Ask a man to an event? You mean actually pick up a phone and call a man? You mean stop a man when you see him at church, at work, in the community or in your neighborhood and just ask him to come with you to a men’s ministry event?
Why in the world do we need to go through all that when we have all these other quicker, less intrusive and more efficient ways of reaching out to men to notify them of the good news of all the awesome men’s ministry stuff we have lined up for them.
We need to ask a man because the outcome we are seeking as disciple-makers is not about just reaching out to men, or even reaching and getting in touch with men. It’s about so much more! It’s about reaching out, reaching, notifying, informing and asking men to gather with other men to experience the Good News of Jesus Christ. It’s about creating welcoming, transformational environments that support them where they are as men, fathers, sons, churched, unchurched, believers, non-believers, followers of Jesus, non-followers of Jesus.
So, today before it’s too late, commit to be a kingdom building and serving influence on that men’s ministry event you have planned or are planning for this summer,
Keep notifying and keep informing. But for the sake of serving and building Christ’s kingdom, also ask men to join you in following Jesus, in being changed by Jesus and in committing to the mission Jesus commanded us of making disciples!
Jim Boesch, deployed staff member
General Commission on UM Men
What is your group?
By Mark Dehority
Are you Republican, Democrat, Gay, Straight, Millennial, Boomer, Native American, Hispanic, White, Asian, Methodist, Catholic, Jew, American, Syrian, or Chinese?
We and others choose these names to define us as groups and individuals. None of them are biblical names. These are names the world uses to define us.
Saved and lost
I want to pose two other categories; “saved” and “lost.” These are biblical terms. These are the names Jesus uses to define us.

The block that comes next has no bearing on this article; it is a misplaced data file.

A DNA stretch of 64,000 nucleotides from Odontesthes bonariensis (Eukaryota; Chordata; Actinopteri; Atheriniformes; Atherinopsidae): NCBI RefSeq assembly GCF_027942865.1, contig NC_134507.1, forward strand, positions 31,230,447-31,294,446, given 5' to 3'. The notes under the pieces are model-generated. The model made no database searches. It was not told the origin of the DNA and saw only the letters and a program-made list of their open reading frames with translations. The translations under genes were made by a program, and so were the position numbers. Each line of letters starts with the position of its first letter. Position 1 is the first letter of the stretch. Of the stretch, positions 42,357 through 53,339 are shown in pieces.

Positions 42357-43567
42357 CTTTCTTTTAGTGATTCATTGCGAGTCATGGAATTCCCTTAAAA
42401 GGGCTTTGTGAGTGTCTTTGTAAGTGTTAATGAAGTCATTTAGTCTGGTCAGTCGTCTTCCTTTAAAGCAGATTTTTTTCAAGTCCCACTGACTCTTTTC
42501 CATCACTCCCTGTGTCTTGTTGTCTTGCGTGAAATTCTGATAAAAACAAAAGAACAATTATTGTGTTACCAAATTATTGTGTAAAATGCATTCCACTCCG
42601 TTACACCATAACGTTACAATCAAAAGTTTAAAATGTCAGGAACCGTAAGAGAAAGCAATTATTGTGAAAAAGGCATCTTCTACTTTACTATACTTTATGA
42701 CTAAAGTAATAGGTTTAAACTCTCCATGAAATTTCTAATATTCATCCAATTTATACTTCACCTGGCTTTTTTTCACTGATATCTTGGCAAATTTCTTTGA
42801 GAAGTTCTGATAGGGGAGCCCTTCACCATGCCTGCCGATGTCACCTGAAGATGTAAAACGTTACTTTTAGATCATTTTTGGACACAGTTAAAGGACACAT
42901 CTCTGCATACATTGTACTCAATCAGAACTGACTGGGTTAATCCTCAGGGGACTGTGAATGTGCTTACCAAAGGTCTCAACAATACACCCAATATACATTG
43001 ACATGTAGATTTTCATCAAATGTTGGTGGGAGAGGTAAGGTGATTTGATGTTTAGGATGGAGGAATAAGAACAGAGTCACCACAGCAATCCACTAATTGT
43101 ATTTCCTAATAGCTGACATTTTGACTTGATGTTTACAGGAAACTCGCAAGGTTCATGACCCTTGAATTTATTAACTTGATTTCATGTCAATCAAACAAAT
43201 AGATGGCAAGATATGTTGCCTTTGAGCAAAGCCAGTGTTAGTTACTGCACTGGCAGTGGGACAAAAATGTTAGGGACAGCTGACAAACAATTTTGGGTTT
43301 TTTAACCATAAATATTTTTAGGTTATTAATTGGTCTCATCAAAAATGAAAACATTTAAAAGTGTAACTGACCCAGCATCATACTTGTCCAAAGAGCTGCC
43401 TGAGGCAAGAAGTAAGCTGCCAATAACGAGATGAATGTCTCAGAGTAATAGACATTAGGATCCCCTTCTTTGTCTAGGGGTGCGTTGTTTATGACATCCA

What if we focused on these two names?
What if in our daily activities; we saw only those that are lost and those that are saved? How would our behavior be different?
If we are lost, we need to be saved. If we are saved we need to save the lost. Jesus is quite clear about our role in the world. I want to note that; I do believe the Holy Spirit is the one doing the saving, but the Holy Spirit works through us and we do have a role.
Save our enemies?
Who does Jesus want us to save? Does Jesus want us to save people we view as racist? Does Jesus want us to save people we view as corrupt? Does Jesus want us to save people who have different political views? Does Jesus want us to save our enemies?
Are there any people Jesus doesn't want us to save?
So, who wants us to leave people unsaved? The evil one doesn't want us to save anybody. The evil one is always looking for ways to deceive us and divide us. The evil one wants us to believe this is not our role. He tells us that we need to manage earthly things. Our pastor can save people. He wants us to focus on groups and differences.
One of the biggest lies that helps separate us is that other groups are somehow less than us. We hear this in political arguments. The people from the other party are not as good as us. They love the country less than us. Lives of people in other groups are worth less than ours.
We must raise ourselves above this logic. We must turn to God in prayer and scripture to answer these questions.
The nut group
There is another group we could be identified with, it is the “nut group.” We could be part of that group that always goes around talking about Jesus, like those that go door-to-door. Jesus talks about people like this Matthew 16: 24-26. It is really, not a bad group.
Even if we don’t go door-to-door God has a plan for us. The Lord will put people with us that need to hear the word.
The questions become: Are we prepared to talk about how Jesus saved us? Are we prepared to share His story and how it changed our lives? Are we ready to save these people? Does it matter who they are?
Mark Dehority, deployed staff member
General Commission on UM Men